• The Legend of Zelda: The plots are obsessed with the full Triforce, but in the original game there were only the Triforce of Wisdom and Power; the tri referred to their sides. Adventure of Link introduced the Triforce of Courage, and Link to the Past introduced their wish granting unity.
    • Link did not pick up his trademark Master Sword until Link To The Past, his third game. To a lesser extent, the Hylian Shield counts.
Community Feedback Replies: 40
  • February 12, 2013
    StarSword
    Compare Newer Than They Think.

    TV:
    • The FN P90 personal defense weapon is heavily identified with the Stargate Verse, to the point that less-informed viewers were known to think it was a fictional weapon the showrunners made up. However the P90 didn't come into use until three seasons into Stargate SG 1, where it was used in "The First Ones" in place of the H&K MP5 because it ejects spent cartridges downwards rather than to the side.[[note]]The episode's script called for O'Neill and Carter to be firing their guns simultaneously, right next to each other. Spent cartridges are hot. Fill in the blank.[[/note]]
  • February 12, 2013
    TrueShadow1
    • In Touhou, Marisa didn't get her signature move Master Spark until the sixth installment (she debuted in the second). Heck, she didn't even invent it, Yuuka did. Marisa just copied it.
  • February 12, 2013
    Tuomas
    I'm not sure if this counts, but:

    Comic Books
    • In the X-Men comics, Wolverine's trademark line is: "I'm the best there is at what I do. But what I do best isn't very nice." However, the first time Wolverine said those words was in Uncanny X-Men #162, 7 years after his first appearance, and 6 years after he was added to the cast of X-Men.
  • February 13, 2013
    Tuomas
    Another X-Men example:

    • Jean Grey is usually described as one of the most powerful telepaths on Earth. But originally she had only telekinetic powers, and she didn't gain telepathic powers until X-Men #43, published five years after her debut in X-Men #1. Years later, a retcon revealed she had always been a telepath, but Charles Xavier had suppressed those powers until she was ready to use them.
  • February 13, 2013
    Larkmarn
  • February 13, 2013
    randomsurfer
    The Incredible Hulk was a crafty guy for the first several years of publication; not until 1966 did he become a dummy, in the middle of a story, for no apparent reason. At the end of one book he was smart (not "genius" level but y'know, street smarts), then at the beginning of the next book he's suddenly talking in Hulk Speak.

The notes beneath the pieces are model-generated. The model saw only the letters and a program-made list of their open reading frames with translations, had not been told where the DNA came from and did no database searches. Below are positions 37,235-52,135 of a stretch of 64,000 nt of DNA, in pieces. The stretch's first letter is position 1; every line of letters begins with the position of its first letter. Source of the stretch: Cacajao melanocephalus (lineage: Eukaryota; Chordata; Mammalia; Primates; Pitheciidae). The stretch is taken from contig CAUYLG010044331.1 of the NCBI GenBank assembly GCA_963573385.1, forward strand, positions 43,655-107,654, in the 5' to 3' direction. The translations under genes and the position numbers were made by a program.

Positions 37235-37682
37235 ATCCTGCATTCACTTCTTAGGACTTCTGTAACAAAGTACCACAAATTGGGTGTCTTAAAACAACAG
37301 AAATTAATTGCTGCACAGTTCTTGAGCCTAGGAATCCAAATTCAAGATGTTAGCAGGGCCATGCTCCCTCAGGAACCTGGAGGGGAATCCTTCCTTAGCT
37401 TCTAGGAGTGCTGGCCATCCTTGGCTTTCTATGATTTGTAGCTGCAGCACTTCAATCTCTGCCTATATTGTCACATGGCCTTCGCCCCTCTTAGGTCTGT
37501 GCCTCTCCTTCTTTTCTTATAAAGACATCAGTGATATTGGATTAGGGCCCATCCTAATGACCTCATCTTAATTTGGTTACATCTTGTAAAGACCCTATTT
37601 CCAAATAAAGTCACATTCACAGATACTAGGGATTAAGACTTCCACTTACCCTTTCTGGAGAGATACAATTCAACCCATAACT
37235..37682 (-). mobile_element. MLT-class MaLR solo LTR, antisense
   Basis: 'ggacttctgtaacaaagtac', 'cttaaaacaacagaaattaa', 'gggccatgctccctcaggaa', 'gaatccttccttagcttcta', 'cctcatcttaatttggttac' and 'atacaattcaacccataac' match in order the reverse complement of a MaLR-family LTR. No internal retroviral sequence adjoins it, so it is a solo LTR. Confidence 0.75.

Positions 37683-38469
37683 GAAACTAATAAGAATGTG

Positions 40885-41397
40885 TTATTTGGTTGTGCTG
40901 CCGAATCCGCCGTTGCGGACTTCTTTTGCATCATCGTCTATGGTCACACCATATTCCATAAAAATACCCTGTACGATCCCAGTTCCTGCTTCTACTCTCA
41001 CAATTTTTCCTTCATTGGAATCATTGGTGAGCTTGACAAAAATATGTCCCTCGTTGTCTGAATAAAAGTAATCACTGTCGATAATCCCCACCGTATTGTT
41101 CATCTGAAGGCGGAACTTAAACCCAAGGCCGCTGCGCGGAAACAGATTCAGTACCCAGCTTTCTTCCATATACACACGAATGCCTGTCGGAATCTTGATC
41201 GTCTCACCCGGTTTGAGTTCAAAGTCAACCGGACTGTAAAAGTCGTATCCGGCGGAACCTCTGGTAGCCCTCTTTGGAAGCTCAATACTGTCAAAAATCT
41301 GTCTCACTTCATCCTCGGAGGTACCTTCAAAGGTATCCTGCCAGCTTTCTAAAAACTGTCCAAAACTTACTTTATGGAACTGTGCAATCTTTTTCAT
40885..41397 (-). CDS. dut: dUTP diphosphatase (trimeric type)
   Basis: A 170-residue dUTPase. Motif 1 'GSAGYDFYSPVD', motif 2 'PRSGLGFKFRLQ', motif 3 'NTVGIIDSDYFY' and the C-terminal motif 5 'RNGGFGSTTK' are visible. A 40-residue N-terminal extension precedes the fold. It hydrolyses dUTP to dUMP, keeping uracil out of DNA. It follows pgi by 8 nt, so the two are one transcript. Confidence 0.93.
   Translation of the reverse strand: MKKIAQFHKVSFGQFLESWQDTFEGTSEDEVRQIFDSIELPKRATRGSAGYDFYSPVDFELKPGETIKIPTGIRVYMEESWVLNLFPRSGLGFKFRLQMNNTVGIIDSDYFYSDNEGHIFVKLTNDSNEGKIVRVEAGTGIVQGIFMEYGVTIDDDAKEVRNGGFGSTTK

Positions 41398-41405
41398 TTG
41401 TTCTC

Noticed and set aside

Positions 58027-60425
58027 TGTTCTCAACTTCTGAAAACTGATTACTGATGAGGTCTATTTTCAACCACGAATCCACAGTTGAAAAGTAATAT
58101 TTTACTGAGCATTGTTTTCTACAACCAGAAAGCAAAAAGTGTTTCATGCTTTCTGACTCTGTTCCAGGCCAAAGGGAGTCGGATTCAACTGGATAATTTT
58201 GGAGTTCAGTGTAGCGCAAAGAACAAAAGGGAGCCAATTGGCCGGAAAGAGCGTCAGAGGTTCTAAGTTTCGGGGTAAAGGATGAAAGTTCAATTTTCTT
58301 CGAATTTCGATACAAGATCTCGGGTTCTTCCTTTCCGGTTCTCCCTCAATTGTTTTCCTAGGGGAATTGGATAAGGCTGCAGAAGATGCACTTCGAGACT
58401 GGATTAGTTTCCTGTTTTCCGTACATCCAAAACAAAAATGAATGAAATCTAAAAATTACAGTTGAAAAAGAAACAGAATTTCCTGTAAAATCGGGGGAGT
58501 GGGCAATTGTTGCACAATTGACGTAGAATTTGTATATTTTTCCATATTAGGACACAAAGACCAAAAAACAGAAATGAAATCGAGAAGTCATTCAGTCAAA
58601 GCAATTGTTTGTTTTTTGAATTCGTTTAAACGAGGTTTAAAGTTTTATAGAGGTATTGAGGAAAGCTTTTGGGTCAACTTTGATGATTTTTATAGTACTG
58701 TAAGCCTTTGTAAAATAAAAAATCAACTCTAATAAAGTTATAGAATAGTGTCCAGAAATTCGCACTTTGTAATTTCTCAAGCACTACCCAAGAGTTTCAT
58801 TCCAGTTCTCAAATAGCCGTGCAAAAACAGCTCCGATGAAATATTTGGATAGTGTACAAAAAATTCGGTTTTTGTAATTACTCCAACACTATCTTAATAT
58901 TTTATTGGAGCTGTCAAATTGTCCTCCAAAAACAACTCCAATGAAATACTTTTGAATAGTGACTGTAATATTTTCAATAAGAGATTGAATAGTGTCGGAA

• February 14, 2013
    MasamiPhoenix
    Added all the additions so far.
  • February 14, 2013
    Beacon80
  • February 14, 2013
    robinjohnson
    • In the early episodes of Happy Days, Fonzy has no leather jacket.
  • February 14, 2013
    robinjohnson
    • Father Ted:
      • Father Jack is known for having a four-word vocabulary ("Feck! Arse! Drink! Girls!"). This only really set in in the second season - in the early episodes he's relatively eloquent.
      • Also, Mrs Doyle's first name (Joan) is given in the first episode. It later becomes a Running Gag that the audience is never told what it is.
  • February 14, 2013
    FantasyLiver
    Never mind.
  • February 14, 2013
    acrobox
    The Ben Parker Spider Man example doesnt fit here. Thats Beam Me Up Scotty. This is something iconic that i didn't do at the start, that was something iconic that gets attributed to me but i never actually did.

    Anime Examples
    • Dragon Ball: Goku didn't learn the Kamehameha until the middle of the first season of Dragoball, and even then he used it sparingly. It was more Master Roshi's thing. Of course by the time Z rolls around Roshi is retired and it becomes Goku's signature move.
    • Naruto didn't start learning Rasengan until the beginning of Season 4 of the original series, and couldn't make it work properly until the finale of said season. Rasengan and its variants are now his signature most iconic moves, typically thought of as his answer to Goku's Kamehameha.
  • February 14, 2013
    rodneyAnonymous
    Superman doesn't consider Clark Kent his "true identity" does he?
  • February 14, 2013
    acrobox
    I thought Superman's true identiy is either 'Superman' or at least Kal-el. Clark Kent is a secret identity so he can go out in public as a human, and know about local crime.
  • February 14, 2013
    Beacon80
    I think it depends on the writer. Stories that focus more on his relationship with the non-superheroes around him (such as Lois & Clark) are more likely to make Clark the 'real' identity.
  • February 14, 2013
    IanWhoWas
    Wouldn't this really just be an extensions of Characterization Marches On?
  • February 15, 2013
    StarSword
    @OP: You know you can copy the wiki markup by clicking the pencil icon to the left of the comment?
  • February 15, 2013
    TrueShadow1
    Added markups to link to the works' pages. Sorry if I'm being nosy, but seeing all those work names not linked just bothers me...